TEXT-Fitch affirms Cargill's IDRs at 'A/F1'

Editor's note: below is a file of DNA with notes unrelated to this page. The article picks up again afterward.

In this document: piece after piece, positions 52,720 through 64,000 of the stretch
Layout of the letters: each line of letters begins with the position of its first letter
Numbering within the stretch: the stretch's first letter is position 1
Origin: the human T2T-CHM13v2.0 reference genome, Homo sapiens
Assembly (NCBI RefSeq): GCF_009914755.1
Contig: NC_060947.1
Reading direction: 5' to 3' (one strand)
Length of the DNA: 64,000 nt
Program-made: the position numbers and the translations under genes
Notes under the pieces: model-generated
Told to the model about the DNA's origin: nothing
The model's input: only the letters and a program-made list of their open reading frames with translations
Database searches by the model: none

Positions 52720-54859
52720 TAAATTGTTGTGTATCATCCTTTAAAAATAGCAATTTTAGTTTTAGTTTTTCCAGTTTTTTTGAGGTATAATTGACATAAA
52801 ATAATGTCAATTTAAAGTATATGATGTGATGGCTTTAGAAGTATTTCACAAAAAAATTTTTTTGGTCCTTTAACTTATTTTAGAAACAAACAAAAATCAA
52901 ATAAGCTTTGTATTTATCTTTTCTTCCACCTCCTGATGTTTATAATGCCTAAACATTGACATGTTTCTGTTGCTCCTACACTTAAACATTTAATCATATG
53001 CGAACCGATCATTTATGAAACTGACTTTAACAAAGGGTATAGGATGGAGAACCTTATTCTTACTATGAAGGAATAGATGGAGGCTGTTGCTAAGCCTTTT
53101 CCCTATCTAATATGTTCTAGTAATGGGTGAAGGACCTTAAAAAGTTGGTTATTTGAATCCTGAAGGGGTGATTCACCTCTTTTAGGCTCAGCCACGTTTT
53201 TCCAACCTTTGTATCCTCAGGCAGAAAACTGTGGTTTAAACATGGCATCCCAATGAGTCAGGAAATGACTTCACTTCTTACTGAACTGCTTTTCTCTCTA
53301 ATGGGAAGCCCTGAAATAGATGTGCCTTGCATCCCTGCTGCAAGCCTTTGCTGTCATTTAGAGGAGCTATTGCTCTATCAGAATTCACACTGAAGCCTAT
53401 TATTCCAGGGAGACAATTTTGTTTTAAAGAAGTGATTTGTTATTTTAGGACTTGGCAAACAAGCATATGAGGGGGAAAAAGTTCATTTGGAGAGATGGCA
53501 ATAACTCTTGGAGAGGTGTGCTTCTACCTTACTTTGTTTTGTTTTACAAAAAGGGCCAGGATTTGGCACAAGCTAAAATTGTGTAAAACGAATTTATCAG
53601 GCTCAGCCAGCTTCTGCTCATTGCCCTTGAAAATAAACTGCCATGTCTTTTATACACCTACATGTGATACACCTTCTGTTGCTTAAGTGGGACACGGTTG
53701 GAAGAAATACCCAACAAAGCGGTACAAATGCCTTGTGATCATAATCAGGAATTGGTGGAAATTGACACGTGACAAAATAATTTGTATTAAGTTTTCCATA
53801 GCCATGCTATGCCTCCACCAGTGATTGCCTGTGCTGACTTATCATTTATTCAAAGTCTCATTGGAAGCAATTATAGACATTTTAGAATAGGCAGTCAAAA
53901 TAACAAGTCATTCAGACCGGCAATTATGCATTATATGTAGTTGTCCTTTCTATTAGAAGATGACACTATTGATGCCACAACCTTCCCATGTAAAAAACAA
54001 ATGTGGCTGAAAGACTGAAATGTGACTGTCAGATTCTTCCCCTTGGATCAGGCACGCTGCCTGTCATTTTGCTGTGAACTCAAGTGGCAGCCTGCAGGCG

Dec 17 - Fitch Ratings has affirmed the ratings of Cargill, Incorporated (Cargill) and its subsidiaries as follows: Cargill --Long-term Issuer Default Rating (IDR) at 'A'; --Senior unsecured notes at 'A'; --Credit facility at 'A'; --Short-term IDR at 'F1'; --Commercial paper at 'F1'. Cargill Ltd. --Short-term IDR at 'F1'; --Commercial paper at 'F1'. Cargill Global Funding PLC --Long-term IDR at 'A'; --Credit facility at 'A'; --Short-term IDR at 'F1'; --Commercial paper at 'F1'. Cargill Asia Pacific Treasury Ltd --Long-term IDR at 'A'; --Short-term IDR at 'F1'; --Credit facility at 'A'; --Commercial paper at 'F1'. The Rating Outlook remains Negative. The Negative Outlook reflects that it is too soon to ascertain the sustainability of Cargill's nascent earnings recovery. Fitch will monitor Cargill's earnings and cash flow for the remainder of fiscal 2013 to better assess future potential volatility and the appropriate amount of total debt to maintain current ratings. Cargill's net earnings rebounded strongly in the fiscal first quarter of 2013 ended Aug. 31, 2012, increasing 313% to $975 million, from a very weak $236 million in the prior year period. Each of the company's five business segments showed improvement. Although the U.S. drought impact is likely to provide near-term headwinds, including lower North American grain handling volumes and challenges in animal protein businesses, there may be some earnings offset from other businesses. Fitch revised Cargill's Outlook to Negative on Dec. 20, 2011, after the weak fiscal first quarter 2012 performance mentioned above. Cargill went on to report a 56% decrease in fiscal 2012 net earnings from continuing operations to $1.18 billion, from record high earnings the previous year. Cargill's disappointing fiscal 2012 earnings, combined with the divestiture of the company's $19 billion equity stake in The Mosaic Company (Mosaic) in May 2011, resulted in a weaker credit profile and a material increase in gross leverage versus historical levels. Cargill fiscal 2012 earnings were hurt by reduced profits in U.S. beef, global soybean processing and asset management, as well as losses in cotton and sugar. Cargill's ratings continue to reflect its competitive position as the largest agricultural company based in the U.S. and one of the biggest privately owned companies in the world. Its operations span every major country and almost every agricultural commodity. Key agricultural operations include oilseeds processing, corn milling, meat processing, and animal nutrition. The ratings incorporate Cargill's extensive geographic and product line diversification, which should lessen operating earnings volatility during most years. However, recent earnings volatility is high for the current rating level. The ratings also factor in Cargill's liquidity, which is enhanced by readily marketable inventory (RMI) and a substantial amount of cash. Balancing out Cargill's credit strengths is the company's exposure to financial businesses that provide earnings diversification but have high earnings volatility. In addition, the company is susceptible to periodic negative free cash flow (FCF) when commodity prices rise and working capital increases. Cargill had total consolidated debt of $15.1 billion at Aug. 31, 2012. Liquidity is ample with $4 billion cash and short-term investments, as well as $6.25 billion of undrawn committed credit facilities, including $5 billion that serves as back-up liquidity for its commercial paper program. Cargill continues to be in compliance with its minimum net worth covenant on its credit facilities. The company's long-term debt maturities consist of $1.5 billion remaining in fiscal 2013, $776 million in 2014, and $836 million in 2015. Fitch believes Cargill is likely to refinance those maturities, but would view it positively if Cargill permanently repaid a material amount of upcoming maturities with cash. In addition to evaluating traditional credit measures, Fitch's analysis of agricultural commodity processors takes into consideration leverage ratios that exclude debt used to finance RMI. This inventory is highly liquid and generally hedged. Similarly, interest expense on debt used to finance RMI is reclassified as cost of goods sold. With the RMI adjustments, Cargill's leverage (total debt to operating EBITDA) was 1.1x for the LTM ended Aug. 31, 2012, and EBITDA to gross interest expense was 12.3x. On an unadjusted basis, consolidated total debt to operating EBITDA was 2.8x and EBITDA/interest was 6.5x. Unadjusted leverage has improved since fiscal 2012, but is still slightly high for the rating level given recent earnings volatility. What Could Trigger a Rating Action Future developments, that may individually or collectively lead to a negative rating action include: --Lack of sustainability of Cargill's earnings recovery in fiscal 2013, without material and permanent debt reduction. --Fitch's determination that given recent earnings volatility and elevated commodity prices, Cargill's total debt and unadjusted leverage over a multi-year period remain too high for the rating level. --Large, debt-financed acquisition(s) and/or extraordinarily high increases in capital expenditures. Future developments, that may potentially lead to a positive rating action include: --A substantial decrease in leverage in fiscal 2013 from fiscal 2012 due to significant, sustainable earnings improvement on an annual basis and/or permanent debt reduction, along with the maintenance of high liquidity, could result in a Stable Outlook. Additional information is available at 'www.fitchratings.com'. The ratings above were solicited by, or on behalf of, the issuer, and therefore, Fitch has been compensated for the provision of the ratings. Applicable Criteria and Related Research: --'Corporate Rating Methodology' (Aug. 8, 2012). Applicable Criteria and Related Research: Corporate Rating Methodology